Amity School of Business

Business Policy and Strategic Management
Vivek Ahuja BBA Batch 2008-11 Semester VI

Amity School of Business

Module 1

Introduction


• • • •

Introduction to Strategy and Planning
Evolution of Strategic Management Concepts of Corporate Strategy Patterns of Strategy Development Phases in Strategic Management Process.

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Strategy…
The word ‘strategy’ has entered in the field of management from military where it refers to apply the forces against an enemy to win a war. Originally, the word strategy has been derived from Greek

word ‘strategos’ which means generalship. The word was used
first time around 400 BC.

The word strategy means the art of the general to fight in war.

Amity School of Business

…Strategy
The dictionary meaning of strategy is, “the art of so moving or disposing

the instrument of warfare as to impose upon
enemy, the place time and conditions for fighting

by one self.”

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Strategy in Management…
In management, the concept of strategy is taken in more broader terms. “Strategy is the unified, comprehensive and integrated plan that relates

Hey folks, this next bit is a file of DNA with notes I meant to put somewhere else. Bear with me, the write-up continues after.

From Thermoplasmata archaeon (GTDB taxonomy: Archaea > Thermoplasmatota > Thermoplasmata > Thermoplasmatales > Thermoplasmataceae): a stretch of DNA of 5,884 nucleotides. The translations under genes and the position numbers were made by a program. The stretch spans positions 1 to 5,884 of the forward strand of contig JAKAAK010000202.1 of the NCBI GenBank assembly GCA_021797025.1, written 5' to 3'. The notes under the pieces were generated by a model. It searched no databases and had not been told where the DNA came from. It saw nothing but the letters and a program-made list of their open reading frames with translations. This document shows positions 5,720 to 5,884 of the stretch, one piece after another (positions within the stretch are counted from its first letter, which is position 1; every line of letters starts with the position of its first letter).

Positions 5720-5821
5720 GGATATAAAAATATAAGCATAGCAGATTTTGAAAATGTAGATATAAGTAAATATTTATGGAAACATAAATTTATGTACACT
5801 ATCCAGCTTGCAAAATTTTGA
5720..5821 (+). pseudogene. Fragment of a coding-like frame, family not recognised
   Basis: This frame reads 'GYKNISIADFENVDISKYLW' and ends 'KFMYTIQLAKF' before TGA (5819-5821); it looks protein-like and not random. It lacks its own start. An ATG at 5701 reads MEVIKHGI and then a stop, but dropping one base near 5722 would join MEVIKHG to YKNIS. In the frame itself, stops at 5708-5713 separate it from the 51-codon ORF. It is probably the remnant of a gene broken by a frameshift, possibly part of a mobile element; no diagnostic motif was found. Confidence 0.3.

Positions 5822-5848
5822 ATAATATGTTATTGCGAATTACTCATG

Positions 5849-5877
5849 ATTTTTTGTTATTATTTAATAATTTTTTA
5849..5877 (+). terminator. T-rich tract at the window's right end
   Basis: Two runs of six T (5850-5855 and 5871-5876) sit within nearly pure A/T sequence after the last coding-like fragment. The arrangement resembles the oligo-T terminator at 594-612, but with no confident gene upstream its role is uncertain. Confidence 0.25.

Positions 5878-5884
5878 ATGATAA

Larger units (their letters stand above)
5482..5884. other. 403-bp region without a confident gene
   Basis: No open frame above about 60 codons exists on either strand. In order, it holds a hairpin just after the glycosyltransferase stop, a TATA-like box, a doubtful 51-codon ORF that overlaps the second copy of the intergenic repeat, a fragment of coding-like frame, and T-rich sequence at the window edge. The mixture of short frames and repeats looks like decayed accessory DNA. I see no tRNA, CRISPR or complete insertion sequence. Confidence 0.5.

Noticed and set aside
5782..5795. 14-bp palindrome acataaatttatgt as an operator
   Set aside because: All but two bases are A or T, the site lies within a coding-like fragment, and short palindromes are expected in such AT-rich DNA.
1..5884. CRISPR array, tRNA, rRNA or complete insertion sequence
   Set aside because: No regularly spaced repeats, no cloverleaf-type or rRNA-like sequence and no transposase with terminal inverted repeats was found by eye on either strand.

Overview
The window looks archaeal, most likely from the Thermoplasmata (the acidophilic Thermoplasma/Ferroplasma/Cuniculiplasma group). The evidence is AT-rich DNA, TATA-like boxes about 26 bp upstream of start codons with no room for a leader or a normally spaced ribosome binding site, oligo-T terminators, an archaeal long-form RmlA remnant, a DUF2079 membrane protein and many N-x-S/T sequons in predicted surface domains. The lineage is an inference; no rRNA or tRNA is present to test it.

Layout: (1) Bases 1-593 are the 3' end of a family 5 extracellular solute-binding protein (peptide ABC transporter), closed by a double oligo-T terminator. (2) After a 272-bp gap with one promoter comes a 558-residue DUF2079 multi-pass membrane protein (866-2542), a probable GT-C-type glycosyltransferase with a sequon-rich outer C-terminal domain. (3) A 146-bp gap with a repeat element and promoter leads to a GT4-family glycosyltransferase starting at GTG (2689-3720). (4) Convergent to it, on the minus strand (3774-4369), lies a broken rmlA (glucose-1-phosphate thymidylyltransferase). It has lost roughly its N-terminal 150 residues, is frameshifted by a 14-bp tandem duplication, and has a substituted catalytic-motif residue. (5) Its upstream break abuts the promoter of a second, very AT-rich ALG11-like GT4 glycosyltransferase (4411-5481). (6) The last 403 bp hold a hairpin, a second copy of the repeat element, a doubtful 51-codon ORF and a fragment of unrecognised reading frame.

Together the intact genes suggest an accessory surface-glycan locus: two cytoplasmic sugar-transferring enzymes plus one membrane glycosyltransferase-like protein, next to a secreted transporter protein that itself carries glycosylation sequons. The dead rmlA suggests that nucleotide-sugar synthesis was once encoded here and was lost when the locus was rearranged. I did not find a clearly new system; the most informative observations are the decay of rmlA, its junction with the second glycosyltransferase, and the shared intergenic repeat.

the strategic advantage of the firm to the challenges of the environment
and is designed to ensure that basic objectives of the enterprise are achieved through proper implementation process.”

comprehensive and integrated plan. • Proper implementation ensures achievement of basic objectives.Amity School of Business …Strategy in Management It lays stress on the following: • Unified. . • Strategic advantage is related to challenges of environment.

Strategy helps the organization to meet its uncertain situations with due diligence. the future is always dark and hence. more are the chances of business failure. the organization is like a ship without a rudder. Without a strategy. which has no particular destination to go to.Amity School of Business Importance of Strategy An organization is considered efficient and operationally effective if it is characterized by coordination between objectives and strategies. . It is like a tramp. Without an appropriate strategy effectively implemented.